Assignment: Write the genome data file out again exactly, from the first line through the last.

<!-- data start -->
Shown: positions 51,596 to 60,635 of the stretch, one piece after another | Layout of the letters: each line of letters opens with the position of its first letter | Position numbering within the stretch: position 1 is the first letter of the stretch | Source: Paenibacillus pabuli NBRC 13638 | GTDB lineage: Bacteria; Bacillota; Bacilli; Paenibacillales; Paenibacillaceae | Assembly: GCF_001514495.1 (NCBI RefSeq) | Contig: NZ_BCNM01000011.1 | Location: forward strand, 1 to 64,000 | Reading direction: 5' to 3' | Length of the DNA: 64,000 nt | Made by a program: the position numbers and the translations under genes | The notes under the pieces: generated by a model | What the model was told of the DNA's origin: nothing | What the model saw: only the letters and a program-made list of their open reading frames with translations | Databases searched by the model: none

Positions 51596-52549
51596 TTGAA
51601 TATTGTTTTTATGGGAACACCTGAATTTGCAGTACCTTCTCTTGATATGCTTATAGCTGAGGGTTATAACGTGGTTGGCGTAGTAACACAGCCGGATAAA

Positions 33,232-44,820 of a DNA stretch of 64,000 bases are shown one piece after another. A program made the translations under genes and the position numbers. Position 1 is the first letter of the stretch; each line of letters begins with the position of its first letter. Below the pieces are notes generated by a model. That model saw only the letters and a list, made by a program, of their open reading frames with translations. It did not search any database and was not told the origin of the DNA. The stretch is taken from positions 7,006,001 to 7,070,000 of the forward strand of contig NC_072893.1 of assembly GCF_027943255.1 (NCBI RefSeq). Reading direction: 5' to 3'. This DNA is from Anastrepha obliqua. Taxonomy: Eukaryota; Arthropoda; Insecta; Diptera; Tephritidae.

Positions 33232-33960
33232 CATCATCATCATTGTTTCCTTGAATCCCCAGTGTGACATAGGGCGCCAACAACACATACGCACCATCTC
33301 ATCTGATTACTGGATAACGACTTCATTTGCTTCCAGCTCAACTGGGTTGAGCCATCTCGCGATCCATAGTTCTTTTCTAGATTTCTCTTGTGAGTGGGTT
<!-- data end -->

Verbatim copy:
Shown: positions 51,596 to 60,635 of the stretch, one piece after another | Layout of the letters: each line of letters opens with the position of its first letter | Position numbering within the stretch: position 1 is the first letter of the stretch | Source: Paenibacillus pabuli NBRC 13638 | GTDB lineage: Bacteria; Bacillota; Bacilli; Paenibacillales; Paenibacillaceae | Assembly: GCF_001514495.1 (NCBI RefSeq) | Contig: NZ_BCNM01000011.1 | Location: forward strand, 1 to 64,000 | Reading direction: 5' to 3' | Length of the DNA: 64,000 nt | Made by a program: the position numbers and the translations under genes | The notes under the pieces: generated by a model | What the model was told of the DNA's origin: nothing | What the model saw: only the letters and a program-made list of their open reading frames with translations | Databases searched by the model: none

Positions 51596-52549
51596 TTGAA
51601 TATTGTTTTTATGGGAACACCTGAATTTGCAGTACCTTCTCTTGATATGCTTATAGCTGAGGGTTATAACGTGGTTGGCGTAGTAACACAGCCGGATAAA

Positions 33,232-44,820 of a DNA stretch of 64,000 bases are shown one piece after another. A program made the translations under genes and the position numbers. Position 1 is the first letter of the stretch; each line of letters begins with the position of its first letter. Below the pieces are notes generated by a model. That model saw only the letters and a list, made by a program, of their open reading frames with translations. It did not search any database and was not told the origin of the DNA. The stretch is taken from positions 7,006,001 to 7,070,000 of the forward strand of contig NC_072893.1 of assembly GCF_027943255.1 (NCBI RefSeq). Reading direction: 5' to 3'. This DNA is from Anastrepha obliqua. Taxonomy: Eukaryota; Arthropoda; Insecta; Diptera; Tephritidae.

Positions 33232-33960
33232 CATCATCATCATTGTTTCCTTGAATCCCCAGTGTGACATAGGGCGCCAACAACACATACGCACCATCTC
33301 ATCTGATTACTGGATAACGACTTCATTTGCTTCCAGCTCAACTGGGTTGAGCCATCTCGCGATCCATAGTTCTTTTCTAGATTTCTCTTGTGAGTGGGTT